Royalties is a general term for the fees paid by any doctor, group, practice, hospital, or payers (i.e. insurance companies, Medicare, Medicaid, etc) who uses the CPT (Current Procedural Terminology) Codes/Booklets/Etc (a medical code set established and maintained by the AMA) that the AMA established to classify medical, surgical, and diagnostic services.  This is by far the largest source of income to the AMA who holds the copyright for the CPT Coding system. Therefore, any person or organization that uses the codes must pay license fees (royalties) for the use of the codes.

Expenses totaled $349 million (not including $12 million in depreciation) with the largest expense reported to be compensation.  1,179 employees received $186 million in compensation which equates to an average compensation of nearly $158,000.  However, only 455 employees received more than $100,000 with the 16 most highly compensated reported to be:

  • $2,483,665:  James L Madara, EVP and CEO
  • $1,340,374:  Kenneth Sharigian, Chief Strategic Officer
  • $1,168,413:  Laurie A S McGraw, SVP, Health Solutions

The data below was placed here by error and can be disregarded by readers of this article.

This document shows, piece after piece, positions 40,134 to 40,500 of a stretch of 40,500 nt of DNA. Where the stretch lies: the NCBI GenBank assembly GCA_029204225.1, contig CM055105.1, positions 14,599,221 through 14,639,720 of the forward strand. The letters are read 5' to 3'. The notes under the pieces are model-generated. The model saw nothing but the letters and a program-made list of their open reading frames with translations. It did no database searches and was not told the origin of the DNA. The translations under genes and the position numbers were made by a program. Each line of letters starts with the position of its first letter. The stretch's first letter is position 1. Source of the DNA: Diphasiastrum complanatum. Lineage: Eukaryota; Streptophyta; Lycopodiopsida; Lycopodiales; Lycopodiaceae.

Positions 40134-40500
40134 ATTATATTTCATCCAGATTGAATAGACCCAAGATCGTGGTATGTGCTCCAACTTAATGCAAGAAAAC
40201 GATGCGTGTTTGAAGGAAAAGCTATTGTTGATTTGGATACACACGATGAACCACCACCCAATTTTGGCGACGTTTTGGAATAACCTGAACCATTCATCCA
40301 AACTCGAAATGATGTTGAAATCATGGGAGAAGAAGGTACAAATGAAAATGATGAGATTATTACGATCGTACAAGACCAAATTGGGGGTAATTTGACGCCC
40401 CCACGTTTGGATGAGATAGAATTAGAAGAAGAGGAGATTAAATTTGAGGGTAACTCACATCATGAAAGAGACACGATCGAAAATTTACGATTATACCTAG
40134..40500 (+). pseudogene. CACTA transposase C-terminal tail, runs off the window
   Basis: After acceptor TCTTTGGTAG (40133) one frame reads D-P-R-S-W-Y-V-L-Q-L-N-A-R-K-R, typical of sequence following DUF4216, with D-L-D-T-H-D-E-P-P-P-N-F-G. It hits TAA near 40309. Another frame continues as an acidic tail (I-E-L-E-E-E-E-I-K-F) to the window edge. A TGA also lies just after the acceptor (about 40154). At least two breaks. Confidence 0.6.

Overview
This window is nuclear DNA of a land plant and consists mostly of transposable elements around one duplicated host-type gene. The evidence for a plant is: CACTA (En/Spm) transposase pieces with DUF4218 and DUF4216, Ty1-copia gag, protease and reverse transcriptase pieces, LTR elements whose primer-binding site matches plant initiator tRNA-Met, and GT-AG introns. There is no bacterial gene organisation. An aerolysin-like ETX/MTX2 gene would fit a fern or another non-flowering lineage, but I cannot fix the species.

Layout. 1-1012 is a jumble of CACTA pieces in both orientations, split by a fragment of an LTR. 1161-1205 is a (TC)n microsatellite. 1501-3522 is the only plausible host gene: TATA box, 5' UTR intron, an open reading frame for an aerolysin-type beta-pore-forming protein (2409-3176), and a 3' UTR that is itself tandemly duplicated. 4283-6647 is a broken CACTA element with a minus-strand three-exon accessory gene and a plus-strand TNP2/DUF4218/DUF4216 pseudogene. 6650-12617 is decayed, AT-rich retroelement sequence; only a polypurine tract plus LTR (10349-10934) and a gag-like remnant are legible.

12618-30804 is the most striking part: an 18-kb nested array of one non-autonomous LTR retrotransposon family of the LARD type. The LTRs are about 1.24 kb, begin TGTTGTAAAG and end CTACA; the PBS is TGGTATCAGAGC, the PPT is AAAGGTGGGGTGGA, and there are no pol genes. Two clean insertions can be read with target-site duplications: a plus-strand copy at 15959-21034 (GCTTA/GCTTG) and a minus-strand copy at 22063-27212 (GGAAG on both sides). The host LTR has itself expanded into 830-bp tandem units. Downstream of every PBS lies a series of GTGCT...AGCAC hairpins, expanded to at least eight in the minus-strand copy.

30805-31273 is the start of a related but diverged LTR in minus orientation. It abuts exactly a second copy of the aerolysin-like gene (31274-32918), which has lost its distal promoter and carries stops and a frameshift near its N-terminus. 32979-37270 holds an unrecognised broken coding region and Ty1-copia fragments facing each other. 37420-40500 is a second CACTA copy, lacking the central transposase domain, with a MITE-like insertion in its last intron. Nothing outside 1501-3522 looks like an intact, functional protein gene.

• $1,053,055:  Thomas J Easley, SVP, Publisher
  • $1,007,225:  Howard C Bauchen, SVP, Editor in Chief
  • $  978,376:  Todd D Unger, SVP and Chief Experience Officer
  • $  917,032:  Brian D Vandenberg, SVP and General Counsel
  • $  790,596:  Denise M Hagerty, CFO
  • $  782,245:  Richard A Deem, SVP, Advocacy
  • $  767,341:  Bernard L Hengesbaugh, COO (thru Feb, 2019)
  • $  762,946:  Susan E Skochelak, GVP, Chief Academic Officer
  • $  687,375:  Leslie Weber, SVP and Chief Information Officer
  • $  297,560:  Patrice A Harris, Trustee, President-Elect
  • $  292,132:  Barbara I McAneny, President Elect/President
  • $  248,880:  Jesse M Ehrenfeld, Trustee/Chair Elect
  • $  209,315:  Jack Resneck, Chair-Elect, Chair

The 16 most highly compensated employees received more than $14 million, which equates to an average compensation of $875,000.  However, it is interesting to note the gaps in compensation appear to be because the individuals at the bottom of the list are trustees who sit on the Board.